Senate To Confirm New FHA Chief, Reverse Mortgage Changes to Come

The U.S. Senate on Sunday confirmed Carol Galante as the new Federal Housing Administration commissioner and assistant secretary for housing. In her previous role as acting commissioner, Galante stated she is in favor of changes to FHA’s reverse mortgage program including a moratorium on the fixed-rate, full-draw Home Equity Conversion Mortgage Standard product.

In a letter written by Galante in December to Republican Senator Bob Corker of Tennessee, she stated her commitment to FHA changes including the reverse mortgage changes in an effort to shore up the administration’s finances. An independent audit of the FHA’s mortgage insurance fund showed a $16 billion-plus deficit in the fund’s net worth including a negative $2.8 billion in net worth of the HECM fund.

The changes will take place by January 31, according to the letter.


In a December hearing before the Senate Banking Committee, republican senators questioned Housing Secretary Shaun Donovan as to the agency’s leadership and ability to manage the funds. Today, Donovan praised the Senate’s pledge of support to Galante’s role as commissioner.

“Today, the United States Senate took the important step of confirming Carol Galante to become the next Assistant Secretary for Housing and Commissioner of the Federal Housing Administration (FHA),” Donovan said in a statement Sunday. “I am pleased that a bipartisan majority in the Senate agreed that Carol offers responsible leadership at a time when we are pursuing necessary reforms to stabilize FHA’s financial outlook.”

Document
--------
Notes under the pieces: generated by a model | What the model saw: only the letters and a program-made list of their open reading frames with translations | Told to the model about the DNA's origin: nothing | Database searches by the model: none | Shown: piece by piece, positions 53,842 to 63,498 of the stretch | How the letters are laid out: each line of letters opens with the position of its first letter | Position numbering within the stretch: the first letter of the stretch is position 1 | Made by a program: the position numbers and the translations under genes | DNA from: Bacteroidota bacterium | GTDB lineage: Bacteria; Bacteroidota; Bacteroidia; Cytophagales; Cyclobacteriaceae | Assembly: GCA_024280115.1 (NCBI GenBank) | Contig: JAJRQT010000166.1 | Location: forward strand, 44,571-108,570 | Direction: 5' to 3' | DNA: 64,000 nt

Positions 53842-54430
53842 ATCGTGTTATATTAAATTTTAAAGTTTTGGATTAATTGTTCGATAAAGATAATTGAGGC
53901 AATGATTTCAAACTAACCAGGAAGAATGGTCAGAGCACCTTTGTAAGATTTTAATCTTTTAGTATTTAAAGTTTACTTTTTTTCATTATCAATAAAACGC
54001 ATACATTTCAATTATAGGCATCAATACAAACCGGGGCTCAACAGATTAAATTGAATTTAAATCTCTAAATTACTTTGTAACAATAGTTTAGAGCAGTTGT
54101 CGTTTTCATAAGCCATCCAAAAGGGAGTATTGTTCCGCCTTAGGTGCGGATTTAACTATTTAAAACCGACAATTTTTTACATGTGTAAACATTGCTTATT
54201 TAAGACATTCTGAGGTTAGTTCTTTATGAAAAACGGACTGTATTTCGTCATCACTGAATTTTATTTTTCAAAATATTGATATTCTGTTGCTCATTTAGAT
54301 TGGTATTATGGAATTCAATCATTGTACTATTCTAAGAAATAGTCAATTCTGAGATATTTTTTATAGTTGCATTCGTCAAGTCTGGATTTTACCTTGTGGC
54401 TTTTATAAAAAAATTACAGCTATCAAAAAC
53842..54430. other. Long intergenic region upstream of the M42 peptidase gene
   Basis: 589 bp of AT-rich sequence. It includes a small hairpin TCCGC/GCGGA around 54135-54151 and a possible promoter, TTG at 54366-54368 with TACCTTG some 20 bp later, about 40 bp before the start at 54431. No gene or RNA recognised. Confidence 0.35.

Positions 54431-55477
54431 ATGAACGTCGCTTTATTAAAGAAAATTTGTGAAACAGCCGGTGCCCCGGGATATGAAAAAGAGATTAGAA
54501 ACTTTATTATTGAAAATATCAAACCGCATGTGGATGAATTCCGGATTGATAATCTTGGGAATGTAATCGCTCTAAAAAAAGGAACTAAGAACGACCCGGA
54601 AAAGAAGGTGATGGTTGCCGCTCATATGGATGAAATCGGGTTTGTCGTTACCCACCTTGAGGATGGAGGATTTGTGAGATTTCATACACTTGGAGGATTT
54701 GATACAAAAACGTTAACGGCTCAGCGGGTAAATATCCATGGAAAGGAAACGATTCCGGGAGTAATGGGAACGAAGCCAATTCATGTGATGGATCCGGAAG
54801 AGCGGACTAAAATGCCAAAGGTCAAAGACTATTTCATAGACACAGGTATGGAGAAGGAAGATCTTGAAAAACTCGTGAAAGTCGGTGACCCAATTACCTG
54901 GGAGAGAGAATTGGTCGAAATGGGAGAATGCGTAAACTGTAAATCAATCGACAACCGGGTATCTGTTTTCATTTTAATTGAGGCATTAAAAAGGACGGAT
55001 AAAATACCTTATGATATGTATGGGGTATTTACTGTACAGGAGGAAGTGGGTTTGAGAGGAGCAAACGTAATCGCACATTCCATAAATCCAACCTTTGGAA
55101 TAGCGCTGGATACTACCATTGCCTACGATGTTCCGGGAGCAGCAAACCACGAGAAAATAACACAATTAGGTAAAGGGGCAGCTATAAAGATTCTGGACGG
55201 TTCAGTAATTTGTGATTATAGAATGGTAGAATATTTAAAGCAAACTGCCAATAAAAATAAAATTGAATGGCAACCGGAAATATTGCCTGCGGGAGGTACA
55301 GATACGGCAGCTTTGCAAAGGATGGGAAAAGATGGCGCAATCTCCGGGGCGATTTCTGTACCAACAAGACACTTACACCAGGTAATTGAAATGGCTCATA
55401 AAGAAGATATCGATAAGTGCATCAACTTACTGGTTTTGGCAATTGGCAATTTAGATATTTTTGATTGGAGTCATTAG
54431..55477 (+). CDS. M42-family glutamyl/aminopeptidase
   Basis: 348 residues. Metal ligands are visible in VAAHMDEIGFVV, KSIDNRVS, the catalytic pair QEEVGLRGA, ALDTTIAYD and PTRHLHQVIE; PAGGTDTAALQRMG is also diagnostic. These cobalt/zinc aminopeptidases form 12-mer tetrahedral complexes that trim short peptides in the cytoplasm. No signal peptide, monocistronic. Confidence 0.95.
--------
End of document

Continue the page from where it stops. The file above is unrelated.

Galante has served since mid-2011 as acting commissioner and assistant secretary. Previously she has held positions within HUD as well as the private sector.

Written by Elizabeth Ecker

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  • What types of fixed rates went south? Loans 100k to 200k or 300k to 400k……? It was reported last year that larger loans were not the problem.? Maybe Financial creditability and escrows or set asides would have solved the problem.When are we going to be informed about the details of the HECM fixed rate decision.

    • Mr. Mastromatto,

      Very little “went south!” These are projections, not returns on actual results. Little, if any, of the problems Ms. Galante and Senator Corker are dealing with have anything to do with defaults for failure to pay taxes or insurance. On top of that not all fixed rates will be eliminated next month, just fixed rate Standards.

      You really need to read to understand the issues. Most certainly fixed rate Standards have had a very, very negative influence in the default arena (for failure to pay property charges including taxes and insurance) which is mainly a FNMA and lender issue. It will have some insignificant impact on the MMI Fund to the extent that HECMs get assigned to HUD and such HECMs go into default after assignment but these defaults have very, very little to do with the subject at hand.

      What Ms. Galante is dealing with her is HECMs which are projected to be underwater at termination. Right now that is a $6 billion dollar problem for the MMI Fund. This is the sum of four problems:

      First the HECM portion of the MMI Fund was determined to be underfunded by $2.8 billion as of last fiscal year end. Second, the MMI Fund is required to have a position 2% reserve at year end. Third, the HECM portion of the MMI Fund received over $1.73 billion from other parts of the MMI Fund in fiscal 2010 and another over $0.5 billion during fiscal 2011. Finally, there are the earnings on this over $2.2 billion which has been transferred (the third problem) which needs to be paid back.